The US authors write: “Often evaluation results are not available in time to influence decision making. Large scale, multi-year program demonstrations and evaluations - the types most likely to yield reliable data - are often not completed until after the associated policy had been decided on, a new program implemented, or the original problem diminished in importance (in fact or as a political matter). Evaluators and data analysts do not necessarily time their reports to when decision makers need their output, such as upcoming reauthorization dates or funding cycles. Decision makers themselves do not often authorize and fund analyses early enough to give them what they will need several years in the future.”  [We have elsewhere pointed out a similar problem with respect to the delivery of program effectiveness information to Parliament in time for critical decision-making.]

Similar Functions for the US Centre for Program Assessment and the Canadian Evaluator General Office

  1. Providing a Broad Perspective: Assessments and reports by a Centre for Program Assessment in the US [like those of an Office of the Evaluator General in Canada] would take a government-wide perspective on policy issues, which may at times diverge from the more narrow, jurisdiction-based focus of individual agencies and Congressional [here Parliamentary] committees.

  2. Using Varied Approaches: The Centre for Program Assessment [like the Office the Evaluator General in Canada] would assess the quality of available information on programs and management performance, support funding of new evaluations and data collections, and generate new evaluations with its own funds where needed.

  3. Exemplifying Competent, Coordinated Evaluation: The Center for Program Assessment [like the Office of the Evaluator General] would be a resource to agency evaluators as they design evaluations and relate their work to that on similar programs in other agencies.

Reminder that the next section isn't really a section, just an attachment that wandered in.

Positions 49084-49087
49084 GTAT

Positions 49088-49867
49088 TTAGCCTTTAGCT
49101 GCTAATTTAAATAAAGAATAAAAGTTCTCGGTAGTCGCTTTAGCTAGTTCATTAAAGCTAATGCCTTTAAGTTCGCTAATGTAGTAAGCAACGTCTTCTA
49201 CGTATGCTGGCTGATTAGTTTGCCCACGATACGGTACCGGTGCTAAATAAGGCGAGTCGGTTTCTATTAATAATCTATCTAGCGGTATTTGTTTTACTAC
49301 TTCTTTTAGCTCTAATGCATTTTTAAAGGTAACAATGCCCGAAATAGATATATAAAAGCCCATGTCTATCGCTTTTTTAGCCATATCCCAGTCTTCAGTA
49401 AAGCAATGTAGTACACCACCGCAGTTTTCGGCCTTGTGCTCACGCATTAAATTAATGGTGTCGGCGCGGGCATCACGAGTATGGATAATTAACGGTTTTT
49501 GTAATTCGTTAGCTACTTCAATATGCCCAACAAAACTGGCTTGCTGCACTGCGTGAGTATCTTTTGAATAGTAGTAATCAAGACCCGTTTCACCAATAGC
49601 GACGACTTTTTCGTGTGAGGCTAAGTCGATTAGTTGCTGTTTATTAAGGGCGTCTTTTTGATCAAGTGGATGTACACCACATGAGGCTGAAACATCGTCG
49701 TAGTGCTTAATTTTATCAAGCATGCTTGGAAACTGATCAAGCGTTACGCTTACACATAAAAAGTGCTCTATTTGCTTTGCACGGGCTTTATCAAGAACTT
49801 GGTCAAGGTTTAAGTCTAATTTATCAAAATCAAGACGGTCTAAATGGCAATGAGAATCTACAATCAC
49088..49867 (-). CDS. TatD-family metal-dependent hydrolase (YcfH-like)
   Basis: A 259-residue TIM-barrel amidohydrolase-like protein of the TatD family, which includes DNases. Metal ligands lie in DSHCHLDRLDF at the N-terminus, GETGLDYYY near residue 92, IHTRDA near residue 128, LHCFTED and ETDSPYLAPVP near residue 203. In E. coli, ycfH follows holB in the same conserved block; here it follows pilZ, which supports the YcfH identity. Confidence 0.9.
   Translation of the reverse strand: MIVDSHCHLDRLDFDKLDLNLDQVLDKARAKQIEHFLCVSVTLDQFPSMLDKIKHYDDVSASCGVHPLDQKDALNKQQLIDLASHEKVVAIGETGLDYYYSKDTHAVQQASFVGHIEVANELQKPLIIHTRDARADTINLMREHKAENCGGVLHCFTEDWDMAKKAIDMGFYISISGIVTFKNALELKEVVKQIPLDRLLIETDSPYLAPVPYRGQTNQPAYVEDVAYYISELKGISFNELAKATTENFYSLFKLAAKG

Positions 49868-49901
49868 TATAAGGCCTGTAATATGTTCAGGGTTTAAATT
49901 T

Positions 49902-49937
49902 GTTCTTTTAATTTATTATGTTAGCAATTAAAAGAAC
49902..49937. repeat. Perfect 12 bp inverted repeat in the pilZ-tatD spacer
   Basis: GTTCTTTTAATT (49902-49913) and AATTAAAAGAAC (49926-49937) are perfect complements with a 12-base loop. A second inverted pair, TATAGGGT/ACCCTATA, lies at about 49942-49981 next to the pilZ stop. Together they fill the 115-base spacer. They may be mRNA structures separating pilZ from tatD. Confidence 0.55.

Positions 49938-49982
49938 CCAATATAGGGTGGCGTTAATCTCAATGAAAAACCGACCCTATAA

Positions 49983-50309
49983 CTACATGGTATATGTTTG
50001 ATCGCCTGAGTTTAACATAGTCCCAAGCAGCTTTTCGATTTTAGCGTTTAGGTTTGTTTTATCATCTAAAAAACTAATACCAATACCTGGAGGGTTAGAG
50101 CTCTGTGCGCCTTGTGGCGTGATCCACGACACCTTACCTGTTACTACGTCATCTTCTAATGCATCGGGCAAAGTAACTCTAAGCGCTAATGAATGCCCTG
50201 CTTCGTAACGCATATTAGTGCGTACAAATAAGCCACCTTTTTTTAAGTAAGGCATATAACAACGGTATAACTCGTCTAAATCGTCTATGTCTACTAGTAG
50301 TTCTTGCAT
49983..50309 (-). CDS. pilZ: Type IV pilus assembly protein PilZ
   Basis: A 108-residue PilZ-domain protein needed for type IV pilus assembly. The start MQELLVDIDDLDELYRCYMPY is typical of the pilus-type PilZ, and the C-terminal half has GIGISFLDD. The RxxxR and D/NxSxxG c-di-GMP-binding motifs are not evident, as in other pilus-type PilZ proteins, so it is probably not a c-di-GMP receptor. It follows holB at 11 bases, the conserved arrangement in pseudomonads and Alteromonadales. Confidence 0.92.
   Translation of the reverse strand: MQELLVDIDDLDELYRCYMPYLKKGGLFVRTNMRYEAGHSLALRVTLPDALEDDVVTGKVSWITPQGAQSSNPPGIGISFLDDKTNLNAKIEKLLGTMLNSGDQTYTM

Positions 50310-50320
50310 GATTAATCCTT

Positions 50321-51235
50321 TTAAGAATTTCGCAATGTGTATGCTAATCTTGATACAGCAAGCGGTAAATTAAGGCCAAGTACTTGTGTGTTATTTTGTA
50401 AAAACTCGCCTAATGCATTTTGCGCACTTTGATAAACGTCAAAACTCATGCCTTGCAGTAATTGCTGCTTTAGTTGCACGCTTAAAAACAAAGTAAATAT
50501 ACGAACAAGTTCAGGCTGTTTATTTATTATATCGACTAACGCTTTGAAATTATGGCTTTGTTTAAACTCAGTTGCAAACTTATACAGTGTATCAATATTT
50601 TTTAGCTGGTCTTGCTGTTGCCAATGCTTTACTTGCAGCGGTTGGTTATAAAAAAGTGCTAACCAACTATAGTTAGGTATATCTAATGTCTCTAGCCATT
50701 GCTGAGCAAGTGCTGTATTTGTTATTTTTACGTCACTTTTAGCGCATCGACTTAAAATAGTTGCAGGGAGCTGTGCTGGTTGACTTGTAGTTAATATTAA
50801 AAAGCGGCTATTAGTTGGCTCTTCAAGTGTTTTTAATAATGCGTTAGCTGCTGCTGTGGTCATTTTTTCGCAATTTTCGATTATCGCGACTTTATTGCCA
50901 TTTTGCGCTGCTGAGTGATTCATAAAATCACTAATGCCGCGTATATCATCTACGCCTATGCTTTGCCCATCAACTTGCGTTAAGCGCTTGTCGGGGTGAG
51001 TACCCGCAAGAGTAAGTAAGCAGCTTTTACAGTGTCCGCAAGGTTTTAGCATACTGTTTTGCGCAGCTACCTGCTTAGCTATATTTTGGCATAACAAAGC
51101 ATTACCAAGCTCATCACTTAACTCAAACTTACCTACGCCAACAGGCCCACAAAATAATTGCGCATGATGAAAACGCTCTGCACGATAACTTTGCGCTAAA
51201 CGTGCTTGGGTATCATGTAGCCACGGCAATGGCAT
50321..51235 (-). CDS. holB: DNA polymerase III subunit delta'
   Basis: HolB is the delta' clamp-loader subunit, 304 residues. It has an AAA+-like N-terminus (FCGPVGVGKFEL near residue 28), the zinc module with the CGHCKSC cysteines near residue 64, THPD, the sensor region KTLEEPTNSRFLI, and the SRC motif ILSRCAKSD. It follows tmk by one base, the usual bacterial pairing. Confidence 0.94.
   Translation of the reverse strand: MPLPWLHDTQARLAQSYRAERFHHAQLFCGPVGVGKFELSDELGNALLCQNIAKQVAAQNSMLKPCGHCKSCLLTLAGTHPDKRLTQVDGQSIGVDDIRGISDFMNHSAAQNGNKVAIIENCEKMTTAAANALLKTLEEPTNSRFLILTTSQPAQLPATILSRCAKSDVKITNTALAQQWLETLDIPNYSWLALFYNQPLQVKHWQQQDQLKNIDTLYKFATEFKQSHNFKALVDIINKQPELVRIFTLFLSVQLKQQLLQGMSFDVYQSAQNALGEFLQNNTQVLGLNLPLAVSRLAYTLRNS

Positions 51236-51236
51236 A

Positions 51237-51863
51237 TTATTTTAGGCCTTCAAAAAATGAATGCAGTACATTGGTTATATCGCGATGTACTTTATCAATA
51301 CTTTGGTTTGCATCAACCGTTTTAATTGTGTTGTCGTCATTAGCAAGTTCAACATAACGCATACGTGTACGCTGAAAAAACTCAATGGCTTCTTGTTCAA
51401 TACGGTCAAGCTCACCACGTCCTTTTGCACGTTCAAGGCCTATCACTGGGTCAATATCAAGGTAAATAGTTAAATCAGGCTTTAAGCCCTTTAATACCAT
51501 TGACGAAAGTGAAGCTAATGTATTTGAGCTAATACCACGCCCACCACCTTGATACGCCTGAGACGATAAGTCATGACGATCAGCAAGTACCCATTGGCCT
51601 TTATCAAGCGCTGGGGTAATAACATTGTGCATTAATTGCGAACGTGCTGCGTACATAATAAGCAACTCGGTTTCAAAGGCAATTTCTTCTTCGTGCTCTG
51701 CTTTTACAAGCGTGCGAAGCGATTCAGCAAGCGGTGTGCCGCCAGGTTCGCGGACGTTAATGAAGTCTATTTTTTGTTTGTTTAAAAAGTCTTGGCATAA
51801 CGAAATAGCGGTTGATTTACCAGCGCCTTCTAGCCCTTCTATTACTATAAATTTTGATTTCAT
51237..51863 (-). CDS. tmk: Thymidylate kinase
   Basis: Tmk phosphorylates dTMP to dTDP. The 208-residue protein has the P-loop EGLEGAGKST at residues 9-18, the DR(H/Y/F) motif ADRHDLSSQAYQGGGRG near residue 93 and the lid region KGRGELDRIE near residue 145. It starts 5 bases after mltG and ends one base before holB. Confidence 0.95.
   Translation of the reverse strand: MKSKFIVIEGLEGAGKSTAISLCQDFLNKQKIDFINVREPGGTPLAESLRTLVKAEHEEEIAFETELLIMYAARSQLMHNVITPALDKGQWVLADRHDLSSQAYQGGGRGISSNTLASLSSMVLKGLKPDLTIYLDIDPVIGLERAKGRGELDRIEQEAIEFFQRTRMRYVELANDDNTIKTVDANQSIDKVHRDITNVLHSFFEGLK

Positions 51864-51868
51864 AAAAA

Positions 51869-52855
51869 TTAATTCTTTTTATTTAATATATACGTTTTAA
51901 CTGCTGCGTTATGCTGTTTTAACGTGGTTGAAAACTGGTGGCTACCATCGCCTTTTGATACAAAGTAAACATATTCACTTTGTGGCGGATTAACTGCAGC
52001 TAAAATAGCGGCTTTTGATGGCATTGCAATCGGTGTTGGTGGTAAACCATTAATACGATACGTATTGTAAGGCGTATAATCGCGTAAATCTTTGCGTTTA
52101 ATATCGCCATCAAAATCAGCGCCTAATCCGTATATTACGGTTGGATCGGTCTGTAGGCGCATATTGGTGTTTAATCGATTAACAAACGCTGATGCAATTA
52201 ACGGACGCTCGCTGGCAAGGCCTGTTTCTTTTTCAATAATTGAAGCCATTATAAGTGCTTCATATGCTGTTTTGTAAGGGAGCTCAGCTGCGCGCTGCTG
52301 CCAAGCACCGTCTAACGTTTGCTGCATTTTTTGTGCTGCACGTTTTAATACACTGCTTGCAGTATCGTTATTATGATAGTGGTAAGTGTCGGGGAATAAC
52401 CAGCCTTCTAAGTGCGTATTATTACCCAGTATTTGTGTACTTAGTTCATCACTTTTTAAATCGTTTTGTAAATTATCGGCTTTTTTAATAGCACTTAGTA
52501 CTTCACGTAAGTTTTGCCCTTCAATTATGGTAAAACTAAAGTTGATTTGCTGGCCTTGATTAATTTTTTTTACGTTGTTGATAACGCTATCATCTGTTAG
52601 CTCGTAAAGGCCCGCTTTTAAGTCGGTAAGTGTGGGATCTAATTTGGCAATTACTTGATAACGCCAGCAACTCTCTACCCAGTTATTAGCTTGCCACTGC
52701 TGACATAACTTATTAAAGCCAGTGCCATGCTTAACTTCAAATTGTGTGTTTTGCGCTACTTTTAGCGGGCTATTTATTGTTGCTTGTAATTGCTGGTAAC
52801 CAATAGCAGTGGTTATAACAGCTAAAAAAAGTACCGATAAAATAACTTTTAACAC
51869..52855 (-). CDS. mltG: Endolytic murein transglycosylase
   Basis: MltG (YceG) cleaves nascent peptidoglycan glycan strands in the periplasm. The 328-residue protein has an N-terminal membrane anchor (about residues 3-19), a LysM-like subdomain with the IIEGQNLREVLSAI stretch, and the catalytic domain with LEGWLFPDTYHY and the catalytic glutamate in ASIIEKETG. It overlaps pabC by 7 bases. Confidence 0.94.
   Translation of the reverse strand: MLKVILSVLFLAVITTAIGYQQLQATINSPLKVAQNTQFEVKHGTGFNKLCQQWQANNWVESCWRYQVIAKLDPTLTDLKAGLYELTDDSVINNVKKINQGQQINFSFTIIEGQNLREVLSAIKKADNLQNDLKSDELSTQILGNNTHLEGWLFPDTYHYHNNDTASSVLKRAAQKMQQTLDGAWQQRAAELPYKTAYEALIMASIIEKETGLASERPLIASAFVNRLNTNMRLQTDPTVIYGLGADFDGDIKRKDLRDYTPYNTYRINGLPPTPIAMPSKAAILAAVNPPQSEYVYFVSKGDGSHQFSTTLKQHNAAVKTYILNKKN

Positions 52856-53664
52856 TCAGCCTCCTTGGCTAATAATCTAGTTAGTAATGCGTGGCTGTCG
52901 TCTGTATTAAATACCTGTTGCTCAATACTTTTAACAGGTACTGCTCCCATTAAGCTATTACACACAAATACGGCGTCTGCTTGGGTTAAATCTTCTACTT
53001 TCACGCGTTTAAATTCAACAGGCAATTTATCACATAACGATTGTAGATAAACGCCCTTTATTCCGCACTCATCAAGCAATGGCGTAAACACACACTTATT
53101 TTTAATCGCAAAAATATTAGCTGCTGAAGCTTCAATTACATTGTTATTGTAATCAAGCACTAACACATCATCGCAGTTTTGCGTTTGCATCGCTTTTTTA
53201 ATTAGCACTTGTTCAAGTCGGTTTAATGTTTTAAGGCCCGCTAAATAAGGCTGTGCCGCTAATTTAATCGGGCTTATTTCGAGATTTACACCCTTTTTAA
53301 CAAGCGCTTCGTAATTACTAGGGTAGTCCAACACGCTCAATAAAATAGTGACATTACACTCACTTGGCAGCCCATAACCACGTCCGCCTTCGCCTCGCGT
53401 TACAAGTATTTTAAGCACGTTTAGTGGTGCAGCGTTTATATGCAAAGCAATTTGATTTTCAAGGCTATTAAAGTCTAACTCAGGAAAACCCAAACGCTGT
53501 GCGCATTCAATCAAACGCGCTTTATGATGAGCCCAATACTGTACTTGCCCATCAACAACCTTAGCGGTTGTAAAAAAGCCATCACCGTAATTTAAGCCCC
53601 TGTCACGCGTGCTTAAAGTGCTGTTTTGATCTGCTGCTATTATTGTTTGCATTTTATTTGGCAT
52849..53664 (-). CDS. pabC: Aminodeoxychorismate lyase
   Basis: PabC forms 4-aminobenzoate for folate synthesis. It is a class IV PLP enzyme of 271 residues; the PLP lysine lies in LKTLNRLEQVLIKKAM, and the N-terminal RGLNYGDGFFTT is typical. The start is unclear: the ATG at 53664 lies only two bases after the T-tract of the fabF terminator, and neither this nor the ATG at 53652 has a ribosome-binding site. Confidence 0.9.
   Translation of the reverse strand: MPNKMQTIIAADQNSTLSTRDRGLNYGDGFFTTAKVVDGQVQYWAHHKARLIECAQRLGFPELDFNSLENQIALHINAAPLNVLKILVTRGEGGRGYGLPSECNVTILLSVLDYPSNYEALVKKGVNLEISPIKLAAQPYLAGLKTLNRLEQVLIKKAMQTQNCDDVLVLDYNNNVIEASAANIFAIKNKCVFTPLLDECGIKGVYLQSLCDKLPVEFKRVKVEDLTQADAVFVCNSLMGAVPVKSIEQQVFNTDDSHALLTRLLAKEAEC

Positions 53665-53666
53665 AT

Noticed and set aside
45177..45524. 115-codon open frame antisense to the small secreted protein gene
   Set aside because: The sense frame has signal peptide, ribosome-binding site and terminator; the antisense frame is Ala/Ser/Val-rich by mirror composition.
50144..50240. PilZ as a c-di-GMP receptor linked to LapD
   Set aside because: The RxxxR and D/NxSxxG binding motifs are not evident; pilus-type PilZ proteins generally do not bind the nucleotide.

4. Communicating with the Public: The Center for Program Assessment [like the Office of the Evaluator General] would solicit, interact with, and record public views on programs. It would provide opportunities through electronic communications, public hearings, and the like for public interaction with its analysts.

  5. Speaking Truth to Power: The Center for Program Assessment [like the Evaluator General] would testify before Congress [Parliament, in Canada] and the Administration on its views.

Similarity of Job Descriptions for the Executive Director of the US Centre for Assessment and the Canadian Evaluator General

  1. A thorough appreciation of the need and uses of evaluation data by government and the public

  2. Intimate knowledge of the budget and policy development processes and the opportunities for enhanced use of impact data

  3. The ability to oversee the assessment (and where necessary, the design and execution) of high-quality evaluation

  4. The ability to recruit and manage a staff of policy and evaluation experts

  5. The ability to deal effectively and on a non-partisan basis with officials of government at all levels, and with interest groups across the political spectrum

  6. Knowledge of creative uses of technology to enhance interaction with the public and to publicize and disseminate the products of the Center for Program Assessment [like the Office of the Evaluator General in Canada]

Source: “Linking Resources to Results